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Few people know better than Mauricio Pochettino that there is never a 'good' time to face Barcelona.
Even so, the Catalans' current form suggests the timing of Wednesday's Champions League group match is as good as it's ever going to get for the Tottenham boss.
After just seven La Liga games, Barcelona have already dropped seven points. They had only dropped six by the halfway point last season.
They are without a win in three matches. A defeat at lowly Leganes a week ago was followed by a tame home draw against Athletic on Saturday.

What's going wrong at Barcelona?

Two points out of a possible nine in the league and eight goals conceded in their past seven games suggests a vulnerable team way short of their best form.
Much has been made of uncharacteristic mistakes by centre-back Gerard Pique, with three errors in recent games leading directly to opposition goals. But while he certainly needs to improve his intensity and concentration, Barca's problems go a lot deeper than that.
They are struggling to maintain pressure high up the pitch, and with Ivan Rakitic playing in a more advanced role, the pivotal Sergio Busquets is cutting an isolated figure further back in midfield.
And there is a deeper problem. Too often this season their attacks have been more individual than collective and sometimes too direct. When Barcelona attack as a unit they defend as one as well - but right now, when they lose the ball, there are often big gaps between defence and midfield. Opponents have been exploiting this space.
There is also a lack of strength in depth, with a second string not of the required standard and not making a sufficient impact. OK, trying to fill the boots of the likes of Lionel Messi and Busquets is probably the toughest gig in world football, but, even so, Barca have certainly spent big to bolster their squad.
Philippe Coutinho, bought from Liverpool for £142m in January, works wells enough in an attacking role, but the club's midfielders require a more patient ball distribution and the Brazilian's defensive work needs to improve.
Ousmane Dembele, who joined from Dortmund for £135.5m in August 2017, is not settling in as well as he could. The France forward is struggling with the language, is shy and surrounded by his own people all the time. He was certainly not helped by the bad injury he suffered at the beginning of his Barcelona career.
To his credit, he has scored five goals so far this campaign, but he does not understand enough of the Barca style to help the fluidity of the game or to take the right decisions at key moments.
Malcom, Arturo Vidal, Arthur and Clement Lenglet - all arrived in the summer; all remain on the periphery.
At the same stage of last season Barcelona had seven successive league victories and had conceded just twice. True, they are top of the league on 14 points - but that is the lowest number to head the table at this stage for 25 years.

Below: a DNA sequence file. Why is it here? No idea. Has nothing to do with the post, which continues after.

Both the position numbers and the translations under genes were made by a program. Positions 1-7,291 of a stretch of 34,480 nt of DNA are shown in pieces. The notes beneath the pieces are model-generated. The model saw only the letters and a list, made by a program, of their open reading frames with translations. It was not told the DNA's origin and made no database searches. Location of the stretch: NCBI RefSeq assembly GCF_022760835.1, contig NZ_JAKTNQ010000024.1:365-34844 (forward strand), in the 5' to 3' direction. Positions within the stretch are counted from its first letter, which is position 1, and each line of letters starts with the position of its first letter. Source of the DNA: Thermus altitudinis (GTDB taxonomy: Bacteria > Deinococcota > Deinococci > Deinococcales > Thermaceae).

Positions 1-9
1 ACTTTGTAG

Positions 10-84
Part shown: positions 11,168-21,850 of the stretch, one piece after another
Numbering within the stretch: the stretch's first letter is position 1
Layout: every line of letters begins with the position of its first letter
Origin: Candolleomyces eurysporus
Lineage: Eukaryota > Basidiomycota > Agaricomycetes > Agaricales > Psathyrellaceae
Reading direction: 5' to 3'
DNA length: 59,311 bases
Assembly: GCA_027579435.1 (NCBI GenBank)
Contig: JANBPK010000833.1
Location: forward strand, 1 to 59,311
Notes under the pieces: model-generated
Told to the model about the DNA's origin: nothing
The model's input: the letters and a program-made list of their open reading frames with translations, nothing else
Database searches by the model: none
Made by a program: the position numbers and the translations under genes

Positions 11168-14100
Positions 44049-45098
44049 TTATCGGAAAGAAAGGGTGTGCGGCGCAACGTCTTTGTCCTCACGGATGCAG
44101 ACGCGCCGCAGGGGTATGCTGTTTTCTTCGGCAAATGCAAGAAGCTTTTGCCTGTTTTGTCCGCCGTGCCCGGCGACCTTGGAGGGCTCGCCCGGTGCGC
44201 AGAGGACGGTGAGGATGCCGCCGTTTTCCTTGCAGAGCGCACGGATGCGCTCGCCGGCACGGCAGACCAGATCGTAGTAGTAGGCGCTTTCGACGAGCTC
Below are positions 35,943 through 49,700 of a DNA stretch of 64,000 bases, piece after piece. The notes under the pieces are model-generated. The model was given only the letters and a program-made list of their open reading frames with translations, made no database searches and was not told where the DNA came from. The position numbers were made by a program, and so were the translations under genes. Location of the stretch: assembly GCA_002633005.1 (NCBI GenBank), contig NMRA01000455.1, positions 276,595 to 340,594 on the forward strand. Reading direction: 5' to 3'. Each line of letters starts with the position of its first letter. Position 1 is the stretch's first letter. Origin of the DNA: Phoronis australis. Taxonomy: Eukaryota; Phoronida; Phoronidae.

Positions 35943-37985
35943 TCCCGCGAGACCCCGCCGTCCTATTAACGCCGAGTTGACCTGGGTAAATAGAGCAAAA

The next five games for Barca will probably go a long way to defining their season: away to Tottenham and Valencia and then at home against Sevilla, Inter and Real Madrid.
Pochettino managed Barcelona-based Espanyol from 2009 to 2012, before moving to Southampton and was a player for them before that.
The Argentine knows Barca president Josep Maria Bartomeu socially and the two men were spotted in the same restaurant in the city last year - which set a lot of tongues wagging.
The Barcelona president has known Pochettino for more than a decade and their kids have gone to the same school. Bartomeu has numerous business interests and partly helped to redevelop the harbour in Southampton when Pochettino was in charge there.
And it is true that when the Pochettino family look for a rest from their busy schedule it is Barcelona where they feel they have their European roots.
But Pochettino would no more manage Barca than he would contemplate joining Tottenham's north London rivals Arsenal.
And anyone thinking that current boss Ernesto Valverde is in danger of losing his job might be a little hasty.
A couple of recent briefings from the club have led the local media to wonder whether the board are 100% convinced - even though the official line is that the Spaniard is the right man to lead the team.
He has been accused of being too conservative with substitutions, of not getting the best out of the new players, of not rotating enough in the first few games - and now of rotating too much.
And the humiliating quarter-final defeat by Roma in last season's Champions League - losing 3-0 away after a 4-1 win at home - is a stick constantly used to beat him with.
But Messi, now the captain, has positioned himself very much on Valverde's side. After Saturday's disappointing 1-1 home draw with Athletic Bilbao, the manager used strong words with his players and had the backing of his skipper.
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